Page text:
Apart from Easy Mode, being on the 3DS means no more awkward, unresponsive motion controls! Huzzah! Now you can attack with just a push of a button. The controls are definitely superior to the Wii's, with one little hiccup. It's not easy to switch between the 3DS' circle pad and d-pad. You would think both would be available at all times, but instead you need to manually change between the two in the options menu. I guess to avoid your palm from hitting the d-pad while using the circle pad? Anyway, for some reason doing this this also completely alters the rest of the button layout. Fortunately, both layouts are intuitive and comfortable, so it's not that big of an issue. It's just weird.
On an even brighter note, it's not a straight carbon copy of the Wii title. Again, the returning levels are unchanged, but there is a brand new world at the end with stages based on the previous worlds, much like Super Mario World's Star World. It's a welcome surprise!
. . .Which is why I'm spoiling it for you. Bwahaha.
The only major gripe I have is that DKCR 3D's visuals were clearly designed for a TV. There are a couple of occasions when Donkey and Diddy will be sent farther back in the screen or the camera will pull farther out. While this works great with the 3D effect, the characters and objects are much smaller, almost too small for the standard 3DS screen. It's still perfectly playable, but might frustrate some players. Like me.
The original Wii version is definitely better for local multiplayer and living room gaming. However, the 3DS version is superior in every other way. The controls, visuals, sounds, and gameplay are perfect for the portable console, and playing without the forced motion controls is something beautiful! If you already have the Wii game, there isn't really enough to justify a second purchase unless you actually want the Easy Mode. However, if you gave the original a pass, stop what you're doing and go pick this up. On its own, it's one of the best platformers in a long time.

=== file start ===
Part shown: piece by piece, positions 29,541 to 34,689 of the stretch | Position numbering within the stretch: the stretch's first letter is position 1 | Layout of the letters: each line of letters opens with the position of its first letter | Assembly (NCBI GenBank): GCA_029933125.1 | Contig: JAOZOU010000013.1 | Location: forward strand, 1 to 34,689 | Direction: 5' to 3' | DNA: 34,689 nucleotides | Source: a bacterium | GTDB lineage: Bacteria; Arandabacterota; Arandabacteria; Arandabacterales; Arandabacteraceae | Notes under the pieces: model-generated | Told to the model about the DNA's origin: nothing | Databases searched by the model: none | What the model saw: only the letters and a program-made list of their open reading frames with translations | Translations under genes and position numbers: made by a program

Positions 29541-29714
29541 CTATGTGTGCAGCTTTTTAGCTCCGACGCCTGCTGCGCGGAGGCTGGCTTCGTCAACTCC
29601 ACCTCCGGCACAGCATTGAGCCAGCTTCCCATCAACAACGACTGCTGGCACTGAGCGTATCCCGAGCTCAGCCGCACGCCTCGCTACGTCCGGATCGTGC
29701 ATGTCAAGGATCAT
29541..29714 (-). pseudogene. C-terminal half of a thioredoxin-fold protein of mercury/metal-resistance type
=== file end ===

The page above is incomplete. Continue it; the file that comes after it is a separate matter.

What would be hilarious is if you had to shake the 3DS to attack.
do you have to draw a figure 8 on the touch screen to roll?....
I think easy mode is a good idea since the 3ds is more popular amongst the children. We all need to think about the children. They are almost like real people, but smaller and more annoying. j/k, I have kids.
I rented the original and really liked it, but I'll wait until I'm done with Shin Megami Tensei 4 and Project x Zone before acquiring it.
Good review, but "awkward unresponsive motion controls"? They certainly weren't!
I played through the game at a friend's house so that's why I passed up on buying the Wii version. When I heard of this version however, I thought it was a perfect time to pick it up and play it again, also for the reason that i could own a copy of my own.
And then Tropical Freeze was announced. So no, I won't buy this. I'll just wait for the new game instead.
My one problem with buying this is that the question comes to mind: Is it worth 200% again?
I enjoyed playing this, immensely. Between work and Animal Crossing, I've been trying to complete this game all the way through. Definitely worth the money to play.